PLoS ONE 05/2014; 9(5):e97035. DOI:10.1371/journal.pone.0097035 · 3.23 Impact Factor
"Multiple studies already indicated apical size as a key factor in pulpal healing and vascularization (Andreasen et al., 1995; Kling et al., 1986). Next to the size of the root apex, the nature of the regenerated tissue is also of major importance, an aspect which is rather ambiguous in current revitalization/cell homing-based regenerative procedures (Huang et al., 2013; Kim et al., 2010; Mullane et al., 2008; Suzuki et al., 2011). However, recent studies indicated the regeneration of organized and vascularized dental tissues after dental stem cell transplantation, even when the size of the apical foramen was limited to 0.7 mm (Iohara et al., 2013; Iohara et al., 2008; Rosa et al., 2013). "
[Show abstract][Hide abstract] ABSTRACT: Within the field of dental tissue engineering, the establishment of adequate tissue vascularization is one of the most important burdens to overcome. As vascular access within the tooth is restricted by the apical foramen, it is of major importance to implement effective vascularization strategies in order to recreate viable components of teeth and periodontal tissues. However, while the current regenerative approaches focus on the use of dental stem cells (DSCs), little is known about these cells and their ability to promote angiogenesis. Therefore, the present study aimed to elucidate the paracrine angiogenic properties of postnatal DSCs, in particular dental pulp stem cells (DPSCs), stem cells from the apical papilla (SCAPs) and dental follicle precursor cells (FSCs). An antibody array, together with RT-PCR and ELISA, pointed out the differential expression of pro-angiogenic as well as anti-angiogenic factors by cultured DSCs and human gingival fibroblasts (HGF-1). Despite the secretion of proliferation-promoting factors, DSCs caused no notable increase in the proliferation of human microvascular endothelial cells (HMEC-1). With regard to other aspects of the angiogenic cascade, DPSCs, SCAPs and HGF-1 significantly promoted endothelial migration in a transwell migration assay. DPSCs also had a pronounced effect on endothelial tubulogenesis, as was shown by an in vitro Matrigel™ assay. In the last part of this study, a chorioallantoic membrane assay demonstrated a sustained pro-angiogenic impact of DPSCs and SCAPs in an in vivo setting. Collectively, these data indicate a predominant pro-angiogenic influence of DPSCs and SCAPS in vitro and in vivo in comparison to FSCs, suggesting that both stem cell populations could potentially promote the vascularization of regenerated dental tissues.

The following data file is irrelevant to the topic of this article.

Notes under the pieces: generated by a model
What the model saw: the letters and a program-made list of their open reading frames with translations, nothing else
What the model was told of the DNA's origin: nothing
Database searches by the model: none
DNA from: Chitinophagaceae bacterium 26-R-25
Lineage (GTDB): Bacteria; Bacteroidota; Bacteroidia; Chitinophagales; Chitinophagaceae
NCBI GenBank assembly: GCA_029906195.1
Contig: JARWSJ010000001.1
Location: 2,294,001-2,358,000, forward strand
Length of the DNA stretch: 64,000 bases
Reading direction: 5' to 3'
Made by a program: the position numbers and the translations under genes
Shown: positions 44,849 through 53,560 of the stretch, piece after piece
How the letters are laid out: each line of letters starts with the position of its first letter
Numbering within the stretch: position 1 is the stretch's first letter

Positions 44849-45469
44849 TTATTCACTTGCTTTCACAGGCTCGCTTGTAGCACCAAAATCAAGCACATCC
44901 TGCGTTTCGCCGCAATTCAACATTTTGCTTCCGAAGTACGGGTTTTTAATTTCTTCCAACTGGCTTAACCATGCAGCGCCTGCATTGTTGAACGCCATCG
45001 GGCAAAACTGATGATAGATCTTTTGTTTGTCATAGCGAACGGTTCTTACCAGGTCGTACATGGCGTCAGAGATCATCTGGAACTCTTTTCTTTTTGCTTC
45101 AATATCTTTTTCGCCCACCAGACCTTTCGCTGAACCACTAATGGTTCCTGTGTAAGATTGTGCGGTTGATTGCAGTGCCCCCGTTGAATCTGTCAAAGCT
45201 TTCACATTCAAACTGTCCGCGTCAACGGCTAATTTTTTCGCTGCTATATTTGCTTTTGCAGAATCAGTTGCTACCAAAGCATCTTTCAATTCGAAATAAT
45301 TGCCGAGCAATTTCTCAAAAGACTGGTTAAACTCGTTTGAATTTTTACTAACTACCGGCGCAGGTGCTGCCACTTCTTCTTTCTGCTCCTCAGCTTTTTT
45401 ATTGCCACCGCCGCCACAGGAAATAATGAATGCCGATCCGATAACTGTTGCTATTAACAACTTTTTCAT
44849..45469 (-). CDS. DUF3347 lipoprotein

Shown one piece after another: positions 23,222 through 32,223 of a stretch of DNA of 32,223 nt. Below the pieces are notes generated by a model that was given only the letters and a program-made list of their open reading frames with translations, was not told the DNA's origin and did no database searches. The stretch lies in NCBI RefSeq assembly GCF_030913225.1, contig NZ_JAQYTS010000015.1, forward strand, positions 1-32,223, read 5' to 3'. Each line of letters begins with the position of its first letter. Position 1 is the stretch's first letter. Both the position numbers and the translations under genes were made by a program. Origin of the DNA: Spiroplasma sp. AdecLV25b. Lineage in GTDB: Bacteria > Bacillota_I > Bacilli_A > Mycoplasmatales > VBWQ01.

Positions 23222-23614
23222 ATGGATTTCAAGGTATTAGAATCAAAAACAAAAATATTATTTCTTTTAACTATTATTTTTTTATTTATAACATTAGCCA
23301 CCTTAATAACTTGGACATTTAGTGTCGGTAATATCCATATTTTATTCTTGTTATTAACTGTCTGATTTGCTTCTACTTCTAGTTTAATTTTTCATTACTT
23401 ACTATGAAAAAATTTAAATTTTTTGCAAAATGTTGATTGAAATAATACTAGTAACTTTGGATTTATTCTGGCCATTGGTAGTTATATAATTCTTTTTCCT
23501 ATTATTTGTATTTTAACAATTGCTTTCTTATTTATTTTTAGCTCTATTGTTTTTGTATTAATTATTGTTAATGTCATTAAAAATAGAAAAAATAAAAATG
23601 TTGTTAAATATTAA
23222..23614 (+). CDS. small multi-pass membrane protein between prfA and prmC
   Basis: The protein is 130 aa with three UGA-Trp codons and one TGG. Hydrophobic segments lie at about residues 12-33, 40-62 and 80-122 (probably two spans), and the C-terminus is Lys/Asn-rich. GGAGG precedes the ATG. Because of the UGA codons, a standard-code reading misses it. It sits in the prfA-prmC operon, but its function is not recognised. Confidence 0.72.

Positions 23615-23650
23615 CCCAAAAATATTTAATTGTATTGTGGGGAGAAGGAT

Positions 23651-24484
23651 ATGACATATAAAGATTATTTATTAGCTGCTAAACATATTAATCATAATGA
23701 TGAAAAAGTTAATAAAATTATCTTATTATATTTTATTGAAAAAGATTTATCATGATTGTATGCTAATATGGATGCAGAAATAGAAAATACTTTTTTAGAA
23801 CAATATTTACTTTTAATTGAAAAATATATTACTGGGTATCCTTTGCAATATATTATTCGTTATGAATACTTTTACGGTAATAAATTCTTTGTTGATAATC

Stem Cell Research 04/2014; 12(3):778-790. DOI:10.1016/j.scr.2014.03.008 · 3.69 Impact Factor